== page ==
Hank Darlington 2017-03-02 14:10:46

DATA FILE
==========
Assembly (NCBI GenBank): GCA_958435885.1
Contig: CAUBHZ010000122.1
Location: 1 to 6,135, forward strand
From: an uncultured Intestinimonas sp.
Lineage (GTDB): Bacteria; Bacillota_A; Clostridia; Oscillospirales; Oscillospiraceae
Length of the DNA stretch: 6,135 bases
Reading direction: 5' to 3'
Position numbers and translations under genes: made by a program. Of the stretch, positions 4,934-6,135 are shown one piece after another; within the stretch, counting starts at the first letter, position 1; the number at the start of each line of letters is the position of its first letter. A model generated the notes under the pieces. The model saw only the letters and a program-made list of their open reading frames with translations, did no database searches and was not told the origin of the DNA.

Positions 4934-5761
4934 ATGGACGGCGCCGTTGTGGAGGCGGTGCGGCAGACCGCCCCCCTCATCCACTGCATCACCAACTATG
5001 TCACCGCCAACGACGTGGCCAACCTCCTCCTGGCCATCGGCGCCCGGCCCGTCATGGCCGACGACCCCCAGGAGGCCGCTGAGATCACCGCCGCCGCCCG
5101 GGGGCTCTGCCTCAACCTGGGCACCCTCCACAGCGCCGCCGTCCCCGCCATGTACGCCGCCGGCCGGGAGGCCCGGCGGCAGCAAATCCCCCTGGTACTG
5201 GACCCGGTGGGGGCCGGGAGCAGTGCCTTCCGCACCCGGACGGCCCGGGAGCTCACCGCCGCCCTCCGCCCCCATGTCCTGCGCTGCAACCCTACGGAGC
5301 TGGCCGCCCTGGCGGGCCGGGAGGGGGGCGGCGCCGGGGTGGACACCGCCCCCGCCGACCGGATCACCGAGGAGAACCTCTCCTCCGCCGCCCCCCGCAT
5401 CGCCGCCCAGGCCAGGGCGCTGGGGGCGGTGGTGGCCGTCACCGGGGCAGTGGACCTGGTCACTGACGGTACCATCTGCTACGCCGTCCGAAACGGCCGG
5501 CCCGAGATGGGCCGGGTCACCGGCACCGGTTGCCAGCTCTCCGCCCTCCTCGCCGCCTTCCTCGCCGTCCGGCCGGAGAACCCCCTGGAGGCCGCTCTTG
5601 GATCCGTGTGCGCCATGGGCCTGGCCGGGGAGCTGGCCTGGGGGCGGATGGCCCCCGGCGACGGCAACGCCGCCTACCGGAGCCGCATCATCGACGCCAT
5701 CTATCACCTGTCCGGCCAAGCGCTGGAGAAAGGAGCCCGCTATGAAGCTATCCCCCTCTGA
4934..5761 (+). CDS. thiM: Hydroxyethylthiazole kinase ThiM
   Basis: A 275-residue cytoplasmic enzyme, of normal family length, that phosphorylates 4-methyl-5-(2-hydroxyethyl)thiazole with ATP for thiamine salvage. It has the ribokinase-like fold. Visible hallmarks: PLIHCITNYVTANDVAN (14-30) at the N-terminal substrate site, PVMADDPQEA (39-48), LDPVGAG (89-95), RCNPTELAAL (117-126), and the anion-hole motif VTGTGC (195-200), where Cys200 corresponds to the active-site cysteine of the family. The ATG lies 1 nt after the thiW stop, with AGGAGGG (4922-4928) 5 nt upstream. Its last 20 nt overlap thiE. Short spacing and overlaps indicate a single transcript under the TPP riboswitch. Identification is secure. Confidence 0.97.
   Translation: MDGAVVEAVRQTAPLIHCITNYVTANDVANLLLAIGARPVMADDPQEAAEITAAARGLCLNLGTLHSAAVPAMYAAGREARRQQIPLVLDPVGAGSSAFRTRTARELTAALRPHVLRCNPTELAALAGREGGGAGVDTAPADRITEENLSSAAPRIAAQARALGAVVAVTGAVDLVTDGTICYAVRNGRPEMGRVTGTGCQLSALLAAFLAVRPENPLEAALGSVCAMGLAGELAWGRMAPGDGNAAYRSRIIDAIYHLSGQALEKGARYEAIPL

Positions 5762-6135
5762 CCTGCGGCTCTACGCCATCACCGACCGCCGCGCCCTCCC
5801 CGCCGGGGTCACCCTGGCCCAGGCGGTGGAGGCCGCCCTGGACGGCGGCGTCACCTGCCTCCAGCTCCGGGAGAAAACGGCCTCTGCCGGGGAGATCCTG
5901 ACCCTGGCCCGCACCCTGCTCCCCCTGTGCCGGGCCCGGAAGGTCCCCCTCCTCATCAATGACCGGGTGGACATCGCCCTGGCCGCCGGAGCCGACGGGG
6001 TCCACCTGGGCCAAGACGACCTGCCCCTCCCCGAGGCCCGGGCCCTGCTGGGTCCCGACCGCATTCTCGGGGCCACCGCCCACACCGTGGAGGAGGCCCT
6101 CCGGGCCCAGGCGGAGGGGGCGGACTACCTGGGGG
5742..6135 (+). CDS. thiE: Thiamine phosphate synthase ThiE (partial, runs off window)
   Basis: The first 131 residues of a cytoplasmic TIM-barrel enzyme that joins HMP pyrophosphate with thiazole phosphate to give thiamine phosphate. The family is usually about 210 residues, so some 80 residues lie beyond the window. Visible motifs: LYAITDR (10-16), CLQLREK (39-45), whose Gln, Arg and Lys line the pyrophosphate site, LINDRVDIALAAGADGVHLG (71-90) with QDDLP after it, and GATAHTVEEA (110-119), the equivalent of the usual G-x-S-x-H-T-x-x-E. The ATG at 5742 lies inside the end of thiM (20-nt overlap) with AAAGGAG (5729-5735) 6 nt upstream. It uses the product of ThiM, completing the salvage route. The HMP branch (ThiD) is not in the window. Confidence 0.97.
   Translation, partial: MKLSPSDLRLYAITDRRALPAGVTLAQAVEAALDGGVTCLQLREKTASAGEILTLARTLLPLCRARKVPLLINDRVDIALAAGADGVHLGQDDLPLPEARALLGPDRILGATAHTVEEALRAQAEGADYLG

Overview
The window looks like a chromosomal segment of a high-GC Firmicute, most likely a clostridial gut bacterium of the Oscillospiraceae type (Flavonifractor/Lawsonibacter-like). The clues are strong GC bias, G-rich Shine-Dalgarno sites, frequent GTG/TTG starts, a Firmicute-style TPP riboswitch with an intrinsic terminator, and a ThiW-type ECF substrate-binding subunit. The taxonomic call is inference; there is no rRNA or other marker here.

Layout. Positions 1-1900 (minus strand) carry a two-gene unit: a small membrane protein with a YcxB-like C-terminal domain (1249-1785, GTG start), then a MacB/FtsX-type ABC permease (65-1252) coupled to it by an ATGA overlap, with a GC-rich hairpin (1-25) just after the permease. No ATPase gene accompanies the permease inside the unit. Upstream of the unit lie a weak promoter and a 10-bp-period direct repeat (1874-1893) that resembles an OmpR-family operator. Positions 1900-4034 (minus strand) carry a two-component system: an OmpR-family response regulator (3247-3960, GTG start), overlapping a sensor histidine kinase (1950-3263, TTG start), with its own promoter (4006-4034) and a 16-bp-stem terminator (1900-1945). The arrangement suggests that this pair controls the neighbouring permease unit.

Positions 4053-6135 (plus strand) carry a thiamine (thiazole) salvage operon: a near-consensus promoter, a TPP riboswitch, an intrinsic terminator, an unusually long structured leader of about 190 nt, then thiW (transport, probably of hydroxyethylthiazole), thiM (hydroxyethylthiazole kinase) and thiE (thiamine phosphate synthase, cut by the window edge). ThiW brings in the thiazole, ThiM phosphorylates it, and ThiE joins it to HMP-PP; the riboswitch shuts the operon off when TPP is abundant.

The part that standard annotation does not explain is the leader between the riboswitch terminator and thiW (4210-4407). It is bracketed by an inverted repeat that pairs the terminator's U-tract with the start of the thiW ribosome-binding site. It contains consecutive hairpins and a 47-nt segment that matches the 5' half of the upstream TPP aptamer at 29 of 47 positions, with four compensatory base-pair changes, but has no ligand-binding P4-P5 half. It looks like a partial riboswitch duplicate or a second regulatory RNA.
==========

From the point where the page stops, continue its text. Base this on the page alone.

Keeping customers in the digital age Being an independent retailer/wholesaler of durable goods today is not for the faint of heart. Just when it seems like you’ve navigated your business through the latest “perfect storm” in your competitive landscape, such as the explosion of internet selling and the advent of social media and economic challenges, here comes another fast-moving squall such as showrooming that threatens to blow your business off course and into troubled waters. To make matters worse, there are no maps to show you the way forward in the face of these changes. The resulting uncertainty as you enter this unchartered territory can cause business owners and showroom managers to ask several important questions: •What investments should I make to keep up? •What do I need to do differently? •Should I shift my marketing and advertising mix? If so where and by how much? •Is my current online presence helping my business or hurting it? •Is that Facebook account a waste of time? •What can I stop doing to make time to do all this new “stuff?” The fact is you’re not a web programmer, a data miner, a search expert or any of the things you need to be these days in order to provide an informed answer to these important questions. As a result, many of you either keep doing what you are doing because it’s what you have always done or you do what’s easy and comfortable and can be done right away.You pick the low-hanging fruit that leads to incremental improvements and bypass the real opportunities for profitable growth in the process. The above options aren’t really options at all. They don’t alleviate that nagging feeling of uncertainty and they don’t give you an edge over your competitors, especially the big boxes with armies of marketing MBAs focused on putting you out of business. What you need is practical, actionable advice grounded in the way retail consumers shop for durable goods today.Having said that, I want to share a number of tactics you might use to beat your competition no matter how big or small they might be. I have “borrowed” a lot of concepts and ideas from the book “RE:THINK” written by Jeannie Gilbert and James Kane, the chief operating Officer and CEO respectively of Retail Web Services. If you recall, I shared my interview with Gilbert in a 2016 article on omnichannel marketing. To gather facts for the book, Gilbert and Kane and their team at RWS did a survey of 1,767 consumers of durable goods from across the country. The results were astounding. The survey included responses from small and large cities; from respondents ages 18 to 60 and above, and income levels from $12,000 to more than $100,000. Here is a little bit about what they learned. Your pond is bigger than you realize: Regardless of the size of your geographic area, many consumers have not heard of your business. How well I know this to be true. We owned our business for 17 years and spent a lot of money promoting our name and brand. Almost everyday someone would come in and say, “We didn’t know you were here,” or “We’ve never heard of you before.” How frustrating! Acknowledging that you must reach out to prospects whether your business operates in a small, medium or large market is the first step in expanding your pool of customers. As you well know there are hundreds of ways to market and promote your business. Some are more cost effective than others. Run with the big dogs: Owning and operating a decorative plumbing showroom can at times leave you feeling like David staring down a bunch of Goliaths. You have the big boxes, the national plumbing wholesalers and the internet all focused on taking away your market share.All these folks spend mega dollars advertising and promoting their businesses. How can you compete when a lot of potential clients don’t even know who or where you are? The folks at RWS have found that winning the attention of consumers of durable goods such as yours does not require massive advertising budgets. It simply requires spending smarter, not more. Here are a few things you might consider doing to create a new awareness and demand for your business: •Identify how your target audience determines where they are going to buy plumbing products in the first place; •Investing the bulk of your marketing dollars in these areas first; and •Spend the rest on the things important to you and your community such as educational workshops or charitable events. Overwhelmingly, consumers report their first step in finding a place to buy your products is through an internet search. The RWS survey shows this is true of about 90% of shoppers and in all sizes of geographic areas. They also discovered once a potential customer clicks on your website, they are stepping through the front door of your digital storefront. Just like your physical location(s), the impressions they get are both strong and instantaneous. This means you need a high-quality website that puts you toward the top of your prospects’ internet search results.By focusing on your digital presence you can neutralize a lot of the advantages in size and scale the “big dogs” count on to win business. Your website is your front door: It’s easy to assume a high-quality website is hard to build, is expensive and requires an elusive and constantly changing knowledge of effective design. The fact is you can build a quality website that competes with the big boys without trying to match their web development costs.The key is to focus on the website elements that matter most to your prospects and then work with a technology partner that understands them to ensure those elements are part of your site. A typical consumer buying cycle progresses through four phases: •Identification of the need/want; •Education. Remember, 90% of this process begins with an internet search; •Selection of the product, service and provider; and •Acquisition (when the prospect places the order). Knowing prospects will be doing such a large amount of competitive research means your company’s website will be viewed and quickly judged along with several others. To compete and remain in the running your site must compare favorably to the other sites your prospects will be viewing. Consumers instinctively compare a company’s web presence to its physical presence. They view their online experience as a preview of their potential in-store experience and the line between the two is getting blurrier by the day. The high price of hiding prices: I’ve totally changed my thinking on this since the digital age came into play. Years ago I recommended no model numbers and no prices. Now, you must be transparent in everything you do and that includes showing prices and model numbers.When you withhold pricing information from prospects on your website or in your store, it very likely might mean they will dismiss you as a viable option. The RWS survey reveals 85% of the respondents said they would leave the site and go to a competitor’s site that did list prices.The other 15% said they might stay on the site but would be frustrated that the company hadn’t shared pricing details. If you don’t show your prices, your prospects will make the assumption you have something to hide or that they can’t afford to shop in your store.In their minds no price probably means the price is too high! Don’t win the race to the bottom: There’s a myth out there that says in order to compete with the big boys and the internet you must be able to match or beat their prices. This fear is built around the concept of economies of scale where the large competitors that can buy and sell in great volumes can buy goods at lower prices than the smaller players and they purposely take lower margins on those products to undermine smaller and local competitors. While the everyday low-price approach may win the market for commoditized products such as toilet paper and glass cleaner, this approach is not universally successful, especially for more personalized and/ or big-ticket products. Nordstrom, on the other hand, has dominated the department-store retail segment at the other end of the pricing spectrum by excelling at customer service. It focuses on making the experience with its brand a feeling of comfort and trust. It also heavily invests in customer tools and employee training that allows it to demonstrate to its customers how much the company knows and cares about them. As a result, Nordstrom is able to justify charging more (sometimes much more) for many of the same brands and items its competitors carry. Too many wholesalers’ showrooms feel like they must operate more like the Walmart model which says they sell commodity products at the lowest price possible. You folks are selling higherend durable products and by adding the values of quality products, great service, well-trained sales consultants and an extraordinary shopping experience, you don’t have to be the lowestpriced business. The RWS survey shows something Nordstrom has known for years: that customers are by-inlarge not obsessed with the lowest price and are in fact willing to pay more than you may suspect. Their survey shows pricing is important, but having the lowest pricing is not necessary. In fact, 84% of respondents say they care about more than just price.There is a simple formula that many retailers use: Value = Benefits - Cost. Benefits include warranty, customer service, product service, after-the-sale support, a solid customer reputation and product quality. The more benefits you’re able to offer the customer the more you are able to charge the customer above the lowest price. So does this mean you can charge absorbent prices? Of course not! At the end of the day every customer wants good value and a fair price. They have a lot of choices. They can buy what you sell from a number of other competitors, including ones on the internet. If it costs you more to provide a truly amazing customer experience you can (and should) charge more for it. There are a lot of people out there willing to pay more because the experience of buying it and owning it will be better if they buy it from you. Let me reiterate: to start the process of justifying a higher price you need the best website in your geographic area. This is where the education phase of a customer’s buying cycle begins. It’s a proven fact consumers favor professional websites that have attractive and functional designs; present a wealth of product options and details; display product prices; include accurate full-text functionality and are quick and easy to navigate. You are looking at the future and if you want to thrive and survive, you must incorporate it into your showroom business model. Good selling! Hank Darlington, owner of Darlington Consulting, is a 2004 NKBA Hall of Fame inductee. He can be reached at 916/852-6855 or darlingtonconsulting@ gmail.com.